|IRT Sixth Avenue Line|
New York City's Sixth Avenue elevated railway and the crowded street below
|System||Interborough Rapid Transit Company|
|Owner||City of New York|
|Operator(s)||Interborough Rapid Transit Company|
|Number of tracks||2-3|
|Track gauge||4 ft 8 1⁄2 in (1,435 mm)|
The elevated line was constructed during the 1870s by the Gilbert Elevated Railway, subsequently reorganized as the Metropolitan Elevated Railway. The line opened on June 5, 1878 between Rector Street and 58th Street. Its route ran north from the corner of Rector Street and Trinity Place up Trinity Place / Church Street, then west for a block at Murray Street, then north again on West Broadway, west again across West 3rd Street to the foot of Sixth Avenue, and then north to 59th Street. The following year, ownership passed to the Manhattan Railway Company, which also controlled the other elevated railways in Manhattan. In 1881, the line was connected to the largely rebuilt Ninth Avenue Elevated; it was joined in the south at Morris Street, and in the north by a connecting link running across 53rd Street.
Due to its central location in Manhattan and the inversion of the usual relationship between street noise and height[clarification needed], the Sixth Avenue El attracted artists; in addition to being the subject of several paintings by John French Sloan, it was also painted by Francis Criss and others.
As of 1934, the following services were being operated:
As with many elevated railways in the city, the Sixth Avenue El made life difficult for those nearby. It was noisy, it made buildings shake, and in the line's early years, it dropped ash, oil, and cinders on pedestrians below. Eventually, a coalition[who?] of commercial establishments and building owners along Sixth Avenue campaigned to have the El removed, on the grounds that it was depressing business and property values.
In 1936, work started on the underground Sixth Avenue Line, operated by the city as part of the Independent Subway System (IND). As part of the plan, three of New York City's private subway companies (the IND; the IRT; and the Brooklyn–Manhattan Transit Corporation, or BMT) would be combined into one system, and the IRT Sixth Avenue elevated would be demolished. The city of New York acquired the line from the bondholders of the Manhattan Railway Company for $12,500,000, of which the city recovered $9,010,656 in back taxes and interest, in 1938. Subsequently, the El was closed on December 4, 1938. It was razed during 1939 to make way for the IND line. The section of the IND line that was located under Sixth Avenue opened in December 1940.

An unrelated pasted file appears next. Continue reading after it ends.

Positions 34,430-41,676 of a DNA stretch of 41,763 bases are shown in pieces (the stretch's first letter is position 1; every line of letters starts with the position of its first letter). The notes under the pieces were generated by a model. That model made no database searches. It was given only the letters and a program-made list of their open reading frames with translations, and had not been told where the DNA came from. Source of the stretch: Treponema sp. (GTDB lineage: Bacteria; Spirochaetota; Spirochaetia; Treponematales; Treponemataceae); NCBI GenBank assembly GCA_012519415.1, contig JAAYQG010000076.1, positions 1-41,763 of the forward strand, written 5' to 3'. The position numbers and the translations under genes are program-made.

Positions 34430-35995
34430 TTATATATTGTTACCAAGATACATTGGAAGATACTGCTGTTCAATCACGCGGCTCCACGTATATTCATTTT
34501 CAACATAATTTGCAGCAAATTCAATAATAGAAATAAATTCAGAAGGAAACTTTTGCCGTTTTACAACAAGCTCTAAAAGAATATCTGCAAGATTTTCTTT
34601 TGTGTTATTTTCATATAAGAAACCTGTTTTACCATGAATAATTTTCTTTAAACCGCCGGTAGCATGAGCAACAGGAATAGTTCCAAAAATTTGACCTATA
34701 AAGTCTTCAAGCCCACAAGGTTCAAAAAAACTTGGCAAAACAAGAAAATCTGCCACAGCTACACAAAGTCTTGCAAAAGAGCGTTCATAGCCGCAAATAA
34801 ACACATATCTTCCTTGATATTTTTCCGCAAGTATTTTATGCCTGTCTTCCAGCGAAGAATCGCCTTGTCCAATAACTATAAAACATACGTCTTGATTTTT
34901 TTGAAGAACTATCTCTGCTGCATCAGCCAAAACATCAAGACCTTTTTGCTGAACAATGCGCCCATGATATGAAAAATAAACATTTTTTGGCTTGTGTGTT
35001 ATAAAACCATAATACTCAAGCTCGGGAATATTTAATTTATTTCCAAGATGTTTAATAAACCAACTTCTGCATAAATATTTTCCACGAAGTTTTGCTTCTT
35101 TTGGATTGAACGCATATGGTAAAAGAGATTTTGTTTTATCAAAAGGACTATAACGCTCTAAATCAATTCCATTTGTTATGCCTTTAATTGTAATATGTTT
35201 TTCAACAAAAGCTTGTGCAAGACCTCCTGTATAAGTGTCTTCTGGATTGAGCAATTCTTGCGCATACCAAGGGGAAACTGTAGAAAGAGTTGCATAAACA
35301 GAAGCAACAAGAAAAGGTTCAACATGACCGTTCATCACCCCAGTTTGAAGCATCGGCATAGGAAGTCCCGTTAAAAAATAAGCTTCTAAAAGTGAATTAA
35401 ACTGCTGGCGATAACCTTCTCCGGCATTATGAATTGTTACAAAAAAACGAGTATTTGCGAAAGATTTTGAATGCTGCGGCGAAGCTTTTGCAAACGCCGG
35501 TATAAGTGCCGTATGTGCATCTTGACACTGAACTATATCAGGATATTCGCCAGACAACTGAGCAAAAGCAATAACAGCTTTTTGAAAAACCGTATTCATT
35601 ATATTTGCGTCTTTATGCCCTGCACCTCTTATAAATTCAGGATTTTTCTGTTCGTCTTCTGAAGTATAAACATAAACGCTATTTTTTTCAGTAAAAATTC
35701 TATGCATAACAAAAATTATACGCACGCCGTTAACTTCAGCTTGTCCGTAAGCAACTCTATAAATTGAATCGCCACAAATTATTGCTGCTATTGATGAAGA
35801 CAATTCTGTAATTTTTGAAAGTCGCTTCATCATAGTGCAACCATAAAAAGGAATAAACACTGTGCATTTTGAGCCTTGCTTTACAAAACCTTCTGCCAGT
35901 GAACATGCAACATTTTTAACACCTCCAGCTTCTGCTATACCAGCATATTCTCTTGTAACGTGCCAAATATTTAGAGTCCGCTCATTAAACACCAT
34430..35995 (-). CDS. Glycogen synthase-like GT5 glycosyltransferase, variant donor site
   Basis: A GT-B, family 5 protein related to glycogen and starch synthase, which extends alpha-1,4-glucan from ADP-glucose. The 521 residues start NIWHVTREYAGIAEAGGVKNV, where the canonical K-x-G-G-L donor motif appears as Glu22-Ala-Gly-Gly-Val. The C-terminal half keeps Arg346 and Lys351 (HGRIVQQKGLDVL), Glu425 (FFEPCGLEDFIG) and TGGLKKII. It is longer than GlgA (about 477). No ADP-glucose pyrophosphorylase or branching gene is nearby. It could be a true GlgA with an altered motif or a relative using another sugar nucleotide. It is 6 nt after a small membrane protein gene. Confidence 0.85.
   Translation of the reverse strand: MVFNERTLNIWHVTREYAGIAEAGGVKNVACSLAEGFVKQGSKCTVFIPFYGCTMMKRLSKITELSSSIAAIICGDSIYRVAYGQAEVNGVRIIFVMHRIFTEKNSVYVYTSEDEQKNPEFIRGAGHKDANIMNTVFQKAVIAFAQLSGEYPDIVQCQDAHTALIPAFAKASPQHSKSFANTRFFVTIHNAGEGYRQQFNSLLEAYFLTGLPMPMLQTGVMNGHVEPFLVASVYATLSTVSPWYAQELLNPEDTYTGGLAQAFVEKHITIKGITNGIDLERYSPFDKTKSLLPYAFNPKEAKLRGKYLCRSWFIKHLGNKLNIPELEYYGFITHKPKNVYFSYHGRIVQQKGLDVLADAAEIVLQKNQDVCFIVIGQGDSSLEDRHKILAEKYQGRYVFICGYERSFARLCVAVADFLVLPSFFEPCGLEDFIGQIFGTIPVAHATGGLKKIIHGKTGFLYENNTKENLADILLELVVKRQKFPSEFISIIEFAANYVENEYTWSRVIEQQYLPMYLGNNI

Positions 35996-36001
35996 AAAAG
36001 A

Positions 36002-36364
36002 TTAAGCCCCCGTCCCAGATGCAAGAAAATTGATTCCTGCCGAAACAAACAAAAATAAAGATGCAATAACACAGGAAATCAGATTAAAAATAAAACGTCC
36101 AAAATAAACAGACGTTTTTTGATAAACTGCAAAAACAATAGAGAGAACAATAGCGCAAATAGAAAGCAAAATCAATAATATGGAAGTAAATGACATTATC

The footings for the elevated were rediscovered in the early 1990s during a Sixth Avenue renovation project.
When the elevated was taken down, members of the public expressed concerns that scrap metal from the demolition would reach the Japanese. It was widely believed[by whom?] during World War II that some of this metal was being used in armaments against Americans. That notion became the ironic suggestion within the lines of E. E. Cummings's 1944 poem "plato told."
Twenty thousand tons of scrap metal from the El was sold to a dealer on the west coast[who?] who was in the export business. The New York Times pointed out in December 1938 that even if the scrap did not go directly to Japan, for possible use against China, such a large amount of scrap metal arriving on the market would free up metal to be sent to Japan.
At a meeting of the New York City Board of Estimate in 1942, Stanley M. Isaacs, the Manhattan Borough President, denied that steel from the El was sold to Japan. Isaacs said that when the demolition contract was drafted in 1938, "at my insistence the contract provided that not one ounce of that steel could be exported to Japan or to any one else." Isaacs said that the contractor was prohibited from exporting the steel from the El, and carried out his obligation to the letter.
Reports[which?] of the supposed sale of the scrap to Japan persisted. In 1961, an attorney for the Harris Structural Steel Company, which was involved in the demolition, told syndicated columnist George Sokolsky that continued reports of the sale of steel from the El to Japan were not accurate. The attorney said that none of the steel from the El reached Japan directly or indirectly.
|Station||Tracks||Opening date||Closing date||Transfers and notes|
|59th Street||Local||June 9, 1879||June 11, 1940||Ninth Avenue Line|
|Eighth Avenue||Local||1881||December 4, 1938|
|58th Street Terminal||Spur||June 5, 1878||June 16, 1924|
|50th Street||Express||June 5, 1878||December 4, 1938|
|42nd Street||Express||June 5, 1878||December 4, 1938|
|38th Street||Express||January 31, 1914||December 4, 1938|
|33rd Street||Express||June 5, 1878||December 4, 1938|
|28th Street||Express||1892||December 4, 1938|
|23rd Street||Express||June 5, 1878||December 4, 1938|
|18th Street||Express||1892||December 4, 1938|
|14th Street||Express||June 5, 1878||December 4, 1938|
|Eighth Street||Express||June 5, 1878||December 4, 1938|
|Bleecker Street||Express||June 5, 1878||December 4, 1938|
|Grand Street||Express||June 5, 1878||December 4, 1938|
|Franklin Street||Local||June 5, 1878||December 4, 1938|
|Chambers Street||Express||June 5, 1878||December 4, 1938|
|Park Place||Express||June 5, 1878||December 4, 1938|
|Cortlandt Street||Local||June 5, 1878||December 4, 1938|
|Rector Street||Local||June 5, 1878||December 4, 1938|
|Battery Place||Express||June 11, 1940||Ninth Avenue Line|
|South Ferry||Express||Second, Third, and Ninth Avenue Lines; various ferries|
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